(Adds quote from Avianca chairman)
BOGOTA, Nov 10 (Reuters) - The majority of Colombian flagship airline Avianca’s local pilots have voted to end a seven-week strike and return to work, their union said on Friday, despite no resolution in their dispute over wages and benefits.
Pilots from the Colombian Association of Civil Aviators, or ACDAC, began a walkout on Sept. 20, demanding increased salary and benefits they said would have put them on par with the airline’s pilots in other countries.
After weeks of stalemate between the union and Avianca Holdings management, the union met for much of Thursday to discuss and vote on an initiative put forward by Colombia’s ombudsman, Carlos Alfonso Negret, to lift the strike.
They agreed late on Thursday to return to work in 72 hours, according to ACDAC.
“ACDAC and the unionized civilian aviators, as a result of the intervention by the ombudsman, have decided to suspend the strike, resume air operations 72 hours after signing this document and thus normalize their work activities,” said the agreement, signed by the union.
More than 700 of the company’s 1,300 Colombian pilots voted to strike in September, forcing Avianca to ground hundreds of flights, and causing headaches for thousands of passengers who were forced onto later flights or different airlines.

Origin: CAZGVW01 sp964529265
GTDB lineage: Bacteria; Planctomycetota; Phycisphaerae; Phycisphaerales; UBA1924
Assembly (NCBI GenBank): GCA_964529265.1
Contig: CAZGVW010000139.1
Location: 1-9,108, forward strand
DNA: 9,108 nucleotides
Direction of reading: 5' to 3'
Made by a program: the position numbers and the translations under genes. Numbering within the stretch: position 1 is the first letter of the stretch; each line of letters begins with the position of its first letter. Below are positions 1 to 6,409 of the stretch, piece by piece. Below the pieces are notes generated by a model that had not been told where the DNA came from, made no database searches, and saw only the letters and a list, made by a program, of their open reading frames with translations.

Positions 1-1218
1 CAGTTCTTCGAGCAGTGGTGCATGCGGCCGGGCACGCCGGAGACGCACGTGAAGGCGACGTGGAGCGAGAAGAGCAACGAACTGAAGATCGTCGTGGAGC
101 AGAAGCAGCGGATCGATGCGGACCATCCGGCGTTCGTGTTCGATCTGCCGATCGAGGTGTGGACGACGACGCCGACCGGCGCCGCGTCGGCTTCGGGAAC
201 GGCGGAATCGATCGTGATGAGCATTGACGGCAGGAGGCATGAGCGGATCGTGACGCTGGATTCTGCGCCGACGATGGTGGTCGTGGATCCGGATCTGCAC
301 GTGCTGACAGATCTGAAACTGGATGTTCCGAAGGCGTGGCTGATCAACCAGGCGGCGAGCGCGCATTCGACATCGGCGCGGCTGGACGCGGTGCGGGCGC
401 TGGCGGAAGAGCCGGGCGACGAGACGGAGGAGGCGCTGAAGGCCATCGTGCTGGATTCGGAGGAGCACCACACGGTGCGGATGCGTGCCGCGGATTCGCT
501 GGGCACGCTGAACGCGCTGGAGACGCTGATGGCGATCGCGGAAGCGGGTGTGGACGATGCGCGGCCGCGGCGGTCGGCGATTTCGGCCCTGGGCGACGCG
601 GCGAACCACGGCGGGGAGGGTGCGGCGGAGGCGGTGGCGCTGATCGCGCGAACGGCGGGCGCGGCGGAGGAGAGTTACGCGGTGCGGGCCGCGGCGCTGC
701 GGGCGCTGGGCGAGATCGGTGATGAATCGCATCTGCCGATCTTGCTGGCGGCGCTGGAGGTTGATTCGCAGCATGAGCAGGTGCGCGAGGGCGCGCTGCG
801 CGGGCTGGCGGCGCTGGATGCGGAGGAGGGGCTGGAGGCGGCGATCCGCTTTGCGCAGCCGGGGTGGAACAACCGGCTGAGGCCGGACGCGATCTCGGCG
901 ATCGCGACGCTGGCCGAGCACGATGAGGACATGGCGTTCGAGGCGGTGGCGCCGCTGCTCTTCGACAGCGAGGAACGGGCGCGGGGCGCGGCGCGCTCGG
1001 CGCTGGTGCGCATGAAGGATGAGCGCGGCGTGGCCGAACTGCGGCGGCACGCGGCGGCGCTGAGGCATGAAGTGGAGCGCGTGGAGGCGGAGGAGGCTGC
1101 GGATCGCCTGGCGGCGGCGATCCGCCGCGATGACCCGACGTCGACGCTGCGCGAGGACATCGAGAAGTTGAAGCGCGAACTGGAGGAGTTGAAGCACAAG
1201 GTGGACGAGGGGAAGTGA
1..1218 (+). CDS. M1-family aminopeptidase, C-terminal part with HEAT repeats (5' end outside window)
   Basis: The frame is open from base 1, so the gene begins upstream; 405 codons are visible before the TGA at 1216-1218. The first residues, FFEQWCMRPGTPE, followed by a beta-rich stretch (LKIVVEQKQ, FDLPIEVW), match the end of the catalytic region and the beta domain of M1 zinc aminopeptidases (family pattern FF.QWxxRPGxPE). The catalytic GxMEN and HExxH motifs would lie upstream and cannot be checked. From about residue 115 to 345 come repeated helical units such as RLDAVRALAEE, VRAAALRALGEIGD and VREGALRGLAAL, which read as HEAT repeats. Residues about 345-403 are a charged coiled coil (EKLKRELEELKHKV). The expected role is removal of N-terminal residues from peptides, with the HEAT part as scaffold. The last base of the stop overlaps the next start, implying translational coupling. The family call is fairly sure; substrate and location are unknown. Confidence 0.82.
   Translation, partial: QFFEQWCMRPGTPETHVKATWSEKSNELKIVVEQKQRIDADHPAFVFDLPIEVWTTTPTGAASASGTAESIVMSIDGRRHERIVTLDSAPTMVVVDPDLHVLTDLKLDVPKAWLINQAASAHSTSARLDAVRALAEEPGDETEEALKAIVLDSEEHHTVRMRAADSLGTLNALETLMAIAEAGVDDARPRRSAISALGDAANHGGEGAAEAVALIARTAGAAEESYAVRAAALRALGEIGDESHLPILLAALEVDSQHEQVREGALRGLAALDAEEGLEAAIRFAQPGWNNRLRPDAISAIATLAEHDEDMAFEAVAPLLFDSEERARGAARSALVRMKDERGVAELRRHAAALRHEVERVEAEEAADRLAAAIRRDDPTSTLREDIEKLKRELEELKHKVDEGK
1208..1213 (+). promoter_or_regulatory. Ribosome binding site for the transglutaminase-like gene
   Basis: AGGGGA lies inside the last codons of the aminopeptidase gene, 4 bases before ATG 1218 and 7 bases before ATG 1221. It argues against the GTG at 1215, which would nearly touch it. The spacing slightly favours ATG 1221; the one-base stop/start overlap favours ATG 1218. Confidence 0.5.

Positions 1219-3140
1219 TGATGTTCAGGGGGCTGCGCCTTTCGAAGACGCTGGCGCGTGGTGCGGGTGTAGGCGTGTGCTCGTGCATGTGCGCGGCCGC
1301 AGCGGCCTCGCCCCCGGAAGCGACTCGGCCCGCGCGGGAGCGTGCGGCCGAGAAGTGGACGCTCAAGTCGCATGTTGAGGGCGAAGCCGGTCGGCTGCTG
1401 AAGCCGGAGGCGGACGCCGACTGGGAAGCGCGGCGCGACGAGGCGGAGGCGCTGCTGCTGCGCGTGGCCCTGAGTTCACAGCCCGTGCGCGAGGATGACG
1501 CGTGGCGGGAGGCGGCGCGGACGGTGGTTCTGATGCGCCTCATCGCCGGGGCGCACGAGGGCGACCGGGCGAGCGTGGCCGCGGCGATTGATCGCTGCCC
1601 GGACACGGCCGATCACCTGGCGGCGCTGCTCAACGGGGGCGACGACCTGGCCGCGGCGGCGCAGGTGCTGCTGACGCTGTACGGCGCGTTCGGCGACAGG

The protest was ruled illegal by a Colombian tribunal as it interfered with essential public transport.
Avianca chairman German Efromovich told local radio that the airline had not made a deal with anyone involved in the strike, and that pilots who participated would face regular disciplinary procedures if they returned to work.
“All the pilots who return to work will be welcomed, but all, without exception, will be subject to disciplinary processes,” Efromovich, Avianca’s majority shareholder, told Blu Radio.
Though it was invited, the airline did not attend meetings between the union, ombudsman and labor ministry, the agreement said.
Avianca had called the pilots’ demands unreasonable. Pilots wanted reduced working hours and for Avianca to pay 70 percent of their monthly taxes, among other things.
In an effort to mitigate the effect of the cancellations, the civil aviation authority allowed Avianca to bring in foreign pilots to fill in on some routes.
Avianca, a member of the Star Alliance, carried 29.5 million passengers in 2016. It has more than 21,000 employees and serves 105 destinations in 28 countries in the Americas and Europe. (Reporting by Helen Murphy, additional reporting by Julia Symmes Cobb; Editing by Hugh Lawson and Rosalba O’Brien)